Dr Melissa Nisbett will explore the concepts of “soft power” and “cultural diplomacy” from both a theoretical perspective as well as thinking about how they manifest in practice. Britain is used as a case study to demonstrate how these terms have shifted in line with the advancement of neoliberal politics. Any belief in intercultural cooperation has been usurped by the notion of global competition, wholeheartedly embraced by market-oriented Western nations. As soft power relies on the resources of the State, its corporations, industries and institutions, wealthy nations will always have the monopoly. This article argues that at a time when power is shifting to the East and the Global South, culture remains one of the last enduring weapons through which traditionally powerful states attempt to resist or slow down the changing world order. Soft power becomes a means by which the existing hegemony is reimagined, repackaged, and reaffirmed.
Dr Melissa Nisbett is a Senior Lecturer at King’s College London, UK. She runs the MA Arts & Cultural Management degree programme and teaches cultural diplomacy. Her research interests focus on cultural policy and in particular, the relationship between culture and power. Her current research looks at the intersections between cultural policy and foreign policy, and what role culture plays within international relations.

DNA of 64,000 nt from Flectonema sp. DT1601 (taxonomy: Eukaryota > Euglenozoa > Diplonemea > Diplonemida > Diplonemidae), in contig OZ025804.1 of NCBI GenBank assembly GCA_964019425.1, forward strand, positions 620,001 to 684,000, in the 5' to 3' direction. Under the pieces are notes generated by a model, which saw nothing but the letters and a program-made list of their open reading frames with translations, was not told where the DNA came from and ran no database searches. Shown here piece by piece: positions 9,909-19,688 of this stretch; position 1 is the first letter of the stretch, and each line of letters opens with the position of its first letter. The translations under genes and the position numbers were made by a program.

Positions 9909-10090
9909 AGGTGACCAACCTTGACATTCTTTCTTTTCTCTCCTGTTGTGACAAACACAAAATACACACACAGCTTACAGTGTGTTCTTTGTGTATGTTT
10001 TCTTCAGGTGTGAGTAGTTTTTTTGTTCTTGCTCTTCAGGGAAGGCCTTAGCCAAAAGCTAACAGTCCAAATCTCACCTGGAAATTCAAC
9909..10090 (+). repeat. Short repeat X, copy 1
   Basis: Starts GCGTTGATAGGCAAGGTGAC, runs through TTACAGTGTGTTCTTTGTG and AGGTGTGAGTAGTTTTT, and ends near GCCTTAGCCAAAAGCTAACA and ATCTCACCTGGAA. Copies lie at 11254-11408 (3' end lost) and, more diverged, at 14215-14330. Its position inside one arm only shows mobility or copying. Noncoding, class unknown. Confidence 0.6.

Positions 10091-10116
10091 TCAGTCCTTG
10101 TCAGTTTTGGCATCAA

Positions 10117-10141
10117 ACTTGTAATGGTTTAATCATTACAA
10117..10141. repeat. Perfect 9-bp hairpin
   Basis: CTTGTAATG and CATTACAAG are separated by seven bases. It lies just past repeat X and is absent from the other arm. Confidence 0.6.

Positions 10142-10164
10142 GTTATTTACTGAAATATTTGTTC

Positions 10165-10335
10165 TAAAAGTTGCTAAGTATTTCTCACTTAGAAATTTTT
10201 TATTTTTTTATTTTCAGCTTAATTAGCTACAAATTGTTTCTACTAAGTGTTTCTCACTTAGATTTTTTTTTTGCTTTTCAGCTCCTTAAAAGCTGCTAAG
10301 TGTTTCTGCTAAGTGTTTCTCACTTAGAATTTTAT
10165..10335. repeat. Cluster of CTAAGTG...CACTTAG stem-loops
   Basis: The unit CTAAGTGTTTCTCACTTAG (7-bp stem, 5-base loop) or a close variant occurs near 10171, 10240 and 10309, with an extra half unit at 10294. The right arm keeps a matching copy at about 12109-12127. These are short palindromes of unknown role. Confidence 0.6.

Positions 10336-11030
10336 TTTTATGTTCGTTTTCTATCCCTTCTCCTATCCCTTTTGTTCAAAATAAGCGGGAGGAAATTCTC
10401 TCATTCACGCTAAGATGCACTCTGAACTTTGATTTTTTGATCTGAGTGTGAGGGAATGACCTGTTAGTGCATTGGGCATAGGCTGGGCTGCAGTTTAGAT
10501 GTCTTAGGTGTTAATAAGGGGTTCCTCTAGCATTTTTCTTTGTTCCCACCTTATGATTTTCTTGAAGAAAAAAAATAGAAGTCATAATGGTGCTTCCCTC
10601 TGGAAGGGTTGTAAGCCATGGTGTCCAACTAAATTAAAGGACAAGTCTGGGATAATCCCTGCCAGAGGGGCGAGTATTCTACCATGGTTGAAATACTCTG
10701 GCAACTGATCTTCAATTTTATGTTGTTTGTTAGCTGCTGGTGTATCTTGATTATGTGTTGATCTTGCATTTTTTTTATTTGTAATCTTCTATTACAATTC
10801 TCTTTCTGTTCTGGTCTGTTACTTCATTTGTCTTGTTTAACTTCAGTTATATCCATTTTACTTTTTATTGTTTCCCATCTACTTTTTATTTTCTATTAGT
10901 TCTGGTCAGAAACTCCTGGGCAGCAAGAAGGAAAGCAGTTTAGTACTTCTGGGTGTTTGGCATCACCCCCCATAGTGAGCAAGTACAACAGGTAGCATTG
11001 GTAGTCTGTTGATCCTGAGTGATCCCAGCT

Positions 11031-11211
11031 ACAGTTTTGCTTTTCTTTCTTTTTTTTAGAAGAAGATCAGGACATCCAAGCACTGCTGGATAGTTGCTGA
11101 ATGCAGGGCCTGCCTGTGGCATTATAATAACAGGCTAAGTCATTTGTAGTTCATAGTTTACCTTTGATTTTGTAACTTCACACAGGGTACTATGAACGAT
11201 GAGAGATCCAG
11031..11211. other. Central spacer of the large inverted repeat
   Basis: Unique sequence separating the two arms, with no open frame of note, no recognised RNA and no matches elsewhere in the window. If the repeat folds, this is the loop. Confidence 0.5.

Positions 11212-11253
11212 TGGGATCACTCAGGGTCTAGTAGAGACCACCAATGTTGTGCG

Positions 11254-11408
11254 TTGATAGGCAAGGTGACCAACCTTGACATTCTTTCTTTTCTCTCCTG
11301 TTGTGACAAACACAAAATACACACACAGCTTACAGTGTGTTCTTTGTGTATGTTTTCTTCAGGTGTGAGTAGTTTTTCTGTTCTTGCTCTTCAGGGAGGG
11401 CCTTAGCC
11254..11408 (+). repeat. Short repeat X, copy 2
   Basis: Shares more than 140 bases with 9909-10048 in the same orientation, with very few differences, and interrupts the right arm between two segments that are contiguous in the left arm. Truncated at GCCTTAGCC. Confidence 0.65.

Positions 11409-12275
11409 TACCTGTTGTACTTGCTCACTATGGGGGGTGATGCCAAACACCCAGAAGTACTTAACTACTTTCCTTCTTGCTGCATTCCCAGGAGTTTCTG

This public event takes place as part of the 3rd seminar for the research network: Brokering Intercultural Exchange: The Role of Arts and Cultural Management. This two-year project has been supported by the Arts and Humanities Research Council and the Wurth Foundation. It is based at Queen’s University Belfast in partnership with Heilbronn University and co-convened by Victoria Durrer (QUB) and Raphaela Henze (HU).